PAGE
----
Yeah, yeah definitely. It's not like I'm abandoning complexity. The material that will be on whatever the next record is will also be a spread of stuff. For me, it's all about intensity and different ways of being intense. I guess [it's] just because practice and certain kinds of technical things are a part of my initial background — just a part of who I am — if I'm going to be intense, then that's going to be a part of it. But it's just an ingredient, y'know?

You've used the phrase "natural constitution" twice now. What about your "natural constitution" led you to study with Anthony Braxton at Wesleyan? I don't want to push the whole technical thing to a breaking point, but I know some people are pretty curious about your study.

No, it's okay. Yeah, I guess at that time I was really into jazz [...] when I was in high school. But I was also into all kinds of other things: I was really into metal, starting to get into classical music and contemporary avant-garde composition. So, he just seemed like a really interesting [artist] — I wasn't even that familiar with his work. But he was teaching there, and he seemed like a guy who was addressing a whole lot of different things in his music and different traditions — a maverick dude who wasn't part of one stream.

So that was just inspiring. Well, obviously, his work doesn't address metal. [Laughs] Just an inspired synthesis and a fusion of stuff, y'know? One thing that has really fallen by the wayside in my stuff is that it's not entirely improvised. I still do that with this group called Period. But as far as Extra Life, it's pretty much almost entirely not in there — improvisation, [that is].

I mean, as far as the technical vibe, something that is consistent throughout my stuff, whether it's the simpler music or the more seemingly complicated music is that — it's hard to say this in a way where it's like I'm really going to communicate what I'm saying — I'm really into a certain amount of artifice in music. By artifice, I don't mean falsehood; I don't mean bullshit. But even in the simpler stuff, I don't view music as this totally immediate, eruptive thing — like, you have these human feelings, you have this spirit and it's just immediately, without any mediation, just translated into music. I'm not against that idea, that's just not what I'm attracted to. What I'm saying is that even with the simpler stuff that's less complex — y'know, has less notes or it's easier to play or it's more pop-related — I'm always making something. You know what I mean? I'm always building something. Sometimes it's more intricate, sometimes it's simpler, but it's always a combination of something raw and personal mixed with craft-making.

That's interesting, because I wanted to ask you about the transitional process from instrumentalist to singer — how that changed your writing process. I understand you were an instrumentalist, originally, before you transitioned into singing. Is that correct?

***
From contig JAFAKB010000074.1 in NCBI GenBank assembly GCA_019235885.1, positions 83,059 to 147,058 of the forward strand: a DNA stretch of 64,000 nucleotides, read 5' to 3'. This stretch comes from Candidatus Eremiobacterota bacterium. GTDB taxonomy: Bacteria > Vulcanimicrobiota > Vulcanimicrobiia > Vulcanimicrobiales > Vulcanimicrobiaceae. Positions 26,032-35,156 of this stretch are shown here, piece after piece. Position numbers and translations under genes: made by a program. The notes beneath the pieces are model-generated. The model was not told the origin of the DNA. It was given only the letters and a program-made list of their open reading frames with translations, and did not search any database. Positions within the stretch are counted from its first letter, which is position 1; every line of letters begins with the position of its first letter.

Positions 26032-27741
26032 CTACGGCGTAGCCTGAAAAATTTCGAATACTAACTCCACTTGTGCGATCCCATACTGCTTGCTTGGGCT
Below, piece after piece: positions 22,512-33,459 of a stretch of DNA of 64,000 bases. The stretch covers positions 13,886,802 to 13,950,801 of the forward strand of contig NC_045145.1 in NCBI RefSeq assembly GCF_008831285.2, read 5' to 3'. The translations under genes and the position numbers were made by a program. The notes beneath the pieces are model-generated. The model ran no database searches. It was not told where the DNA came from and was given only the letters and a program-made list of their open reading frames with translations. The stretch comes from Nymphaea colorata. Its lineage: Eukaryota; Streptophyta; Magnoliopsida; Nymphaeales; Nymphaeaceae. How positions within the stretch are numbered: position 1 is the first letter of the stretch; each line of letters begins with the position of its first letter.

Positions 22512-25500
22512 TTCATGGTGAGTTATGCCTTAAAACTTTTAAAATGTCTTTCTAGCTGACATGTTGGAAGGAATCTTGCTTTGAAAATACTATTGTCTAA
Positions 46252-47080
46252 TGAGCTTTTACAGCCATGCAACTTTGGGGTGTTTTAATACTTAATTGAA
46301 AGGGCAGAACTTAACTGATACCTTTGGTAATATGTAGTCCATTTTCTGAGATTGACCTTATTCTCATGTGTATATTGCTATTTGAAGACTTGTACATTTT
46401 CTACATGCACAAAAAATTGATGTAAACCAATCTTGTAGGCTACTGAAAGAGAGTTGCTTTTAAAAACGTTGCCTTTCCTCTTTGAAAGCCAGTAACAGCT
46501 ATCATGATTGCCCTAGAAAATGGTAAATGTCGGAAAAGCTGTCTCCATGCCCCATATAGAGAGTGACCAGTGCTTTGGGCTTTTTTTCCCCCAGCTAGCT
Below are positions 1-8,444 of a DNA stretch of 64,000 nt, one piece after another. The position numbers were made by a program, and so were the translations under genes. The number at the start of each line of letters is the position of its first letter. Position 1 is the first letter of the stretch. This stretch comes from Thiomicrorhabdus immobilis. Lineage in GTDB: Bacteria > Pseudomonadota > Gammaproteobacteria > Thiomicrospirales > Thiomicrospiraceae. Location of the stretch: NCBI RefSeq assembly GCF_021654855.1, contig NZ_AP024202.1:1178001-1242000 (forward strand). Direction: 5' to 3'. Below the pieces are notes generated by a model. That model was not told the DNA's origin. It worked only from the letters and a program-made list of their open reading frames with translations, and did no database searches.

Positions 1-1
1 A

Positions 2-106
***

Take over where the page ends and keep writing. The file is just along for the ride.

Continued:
Yeah, yeah. I've always loved to sing. I sort of dabbled with singing throughout earlier projects, pre-Zs. I had a band called Lavender where I sung a little bit. It was mostly instrumental, but it had some vocals and then I played in random hardcore bands where I would scream. But I was really an instrumentalist for the most part before Extra Life — which is pretty recently. I mean only the past three years, really, that I've come out as a vocalist and really focused on that.

Did you ever deal with any self-confidence issues coming from an instrumental standpoint — lyrically, vocally, etc. Or was it more of a natural transition than that?

Yeah, that's a good question. I definitely didn't deal with self-confidence issues as far as being a singer. I just sort of started doing it with these solo shows. Like when I got sick, I'd just play guitar and sing — I just started writing these songs or like loose sketches of songs. Lyrically, yeah, that stuff came pretty naturally actually. It's funny. That all happened in 2006, which, for me, was a really strange — in a good way — fertile [and] pivotal year. I was touring a lot [with] Zs, doing solo tours, and Dirty Projectors a little bit. I was just kind of all over the place and my mind was spread out and kind of very open so this kind of seeped out through the cracks.

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"We get a lot of references to Tool which I thought was really funny because I don't really listen to that band at all."

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The reason I ask is because I heard you may be working on a work of writing that would address some of the issues of your transition.

I am working on this little essay thing. I want to hammer out the rest of it this weekend, but I'm so fucking sick I'm just gonna watch TV and sit. [Laughs] It's not going to be as epic as I initially pictured it — maybe like seven pages, ten pages, something like that. Mostly, it's talking about my vocal style in particular. Mostly it's talking about melisma. Do you know what that is?

I've heard the term, but can't say I'm super-familiar.